—by Kate Wagner, HPC Member
The consumption of fish and seafood increases dramatically in February and March, as many Christians observe the season of Lent. This is a good time to educate ourselves about how to buy, store, prepare, and cook fish safely, as well as how much fish is safe to eat.
Buy the Best
Fish tastes “fishy” when it hasn’t been handled properly. To avoid “fishy” fish, use your senses when making your purchase. Fish should have a fresh and mild odor. It should be firm to the touch and “spring back” into place after you remove your finger. If you can see your finger print after you touch it, or if it has a strong odor, it's not fresh.
Don’t buy cooked seafood, such as shrimp, crab, or smoked fish, that is displayed in the same case as raw fish. Juices from the raw fish can transfer bacteria onto the cooked or ready-toeat fish. For frozen seafood, avoid frost or ice crystals. These are signs that the fish has been stored for a long time, or thawed and refrozen.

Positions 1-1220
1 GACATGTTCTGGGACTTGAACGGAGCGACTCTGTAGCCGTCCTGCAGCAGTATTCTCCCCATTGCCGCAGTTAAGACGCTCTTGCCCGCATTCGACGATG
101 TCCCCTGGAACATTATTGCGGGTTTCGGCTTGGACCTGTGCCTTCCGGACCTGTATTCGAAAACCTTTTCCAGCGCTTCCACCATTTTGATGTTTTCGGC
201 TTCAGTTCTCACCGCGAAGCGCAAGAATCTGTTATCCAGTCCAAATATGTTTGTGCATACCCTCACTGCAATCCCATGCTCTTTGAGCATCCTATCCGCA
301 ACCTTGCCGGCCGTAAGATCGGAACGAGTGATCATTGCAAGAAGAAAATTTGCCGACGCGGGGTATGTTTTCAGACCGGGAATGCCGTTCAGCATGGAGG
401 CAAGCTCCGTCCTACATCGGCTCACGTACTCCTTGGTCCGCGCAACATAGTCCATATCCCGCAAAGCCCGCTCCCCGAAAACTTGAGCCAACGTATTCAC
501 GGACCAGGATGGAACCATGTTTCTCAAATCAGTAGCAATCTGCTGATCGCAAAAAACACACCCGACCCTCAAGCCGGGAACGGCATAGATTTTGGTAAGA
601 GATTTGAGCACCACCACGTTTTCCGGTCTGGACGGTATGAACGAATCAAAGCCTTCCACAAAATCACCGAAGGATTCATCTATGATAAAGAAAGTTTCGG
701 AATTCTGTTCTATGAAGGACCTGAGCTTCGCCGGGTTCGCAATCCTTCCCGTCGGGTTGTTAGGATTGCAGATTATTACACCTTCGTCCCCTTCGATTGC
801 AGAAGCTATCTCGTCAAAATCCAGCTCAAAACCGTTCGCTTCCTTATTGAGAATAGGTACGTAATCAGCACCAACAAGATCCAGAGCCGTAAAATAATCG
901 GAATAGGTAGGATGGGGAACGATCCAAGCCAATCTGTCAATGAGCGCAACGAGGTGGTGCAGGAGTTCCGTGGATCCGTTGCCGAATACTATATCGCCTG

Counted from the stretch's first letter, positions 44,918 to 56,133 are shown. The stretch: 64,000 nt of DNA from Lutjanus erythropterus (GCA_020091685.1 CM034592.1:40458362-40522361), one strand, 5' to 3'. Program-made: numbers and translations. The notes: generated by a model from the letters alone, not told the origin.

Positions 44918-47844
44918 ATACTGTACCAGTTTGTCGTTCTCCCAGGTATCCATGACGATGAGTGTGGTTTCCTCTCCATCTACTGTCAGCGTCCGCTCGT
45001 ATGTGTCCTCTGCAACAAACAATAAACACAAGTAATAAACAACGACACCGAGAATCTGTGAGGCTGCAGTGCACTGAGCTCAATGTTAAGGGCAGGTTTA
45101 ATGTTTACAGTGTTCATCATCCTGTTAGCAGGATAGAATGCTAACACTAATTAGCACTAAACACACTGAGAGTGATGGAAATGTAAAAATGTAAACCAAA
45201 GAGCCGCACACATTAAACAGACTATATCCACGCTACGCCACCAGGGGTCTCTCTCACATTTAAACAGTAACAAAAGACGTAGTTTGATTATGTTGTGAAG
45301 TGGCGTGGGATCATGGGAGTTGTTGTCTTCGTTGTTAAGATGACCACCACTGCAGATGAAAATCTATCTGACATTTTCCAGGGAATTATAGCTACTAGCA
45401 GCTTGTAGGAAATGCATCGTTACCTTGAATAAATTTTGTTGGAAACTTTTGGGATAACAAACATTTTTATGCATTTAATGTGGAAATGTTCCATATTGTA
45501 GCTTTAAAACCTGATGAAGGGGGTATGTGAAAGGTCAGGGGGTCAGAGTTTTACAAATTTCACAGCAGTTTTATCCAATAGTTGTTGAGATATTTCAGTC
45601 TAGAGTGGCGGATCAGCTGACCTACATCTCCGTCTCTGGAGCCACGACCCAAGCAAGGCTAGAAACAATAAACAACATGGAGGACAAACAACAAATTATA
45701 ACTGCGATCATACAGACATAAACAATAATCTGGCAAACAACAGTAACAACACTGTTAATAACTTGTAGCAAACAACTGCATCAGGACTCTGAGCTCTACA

Because of its high protein content, fish spoils quickly. Spoilage begins as soon as the fish dies. Ice is the key to fresh-tasting fish. One pound of ice for each 2 pounds of fresh fish is a good rule of thumb.
Freeze fish at 0° F or lower. Fish stored at 15° F for as little as 2 weeks will show a significant loss of quality. Freeze for no more than 4-6 months. Never refreeze fish.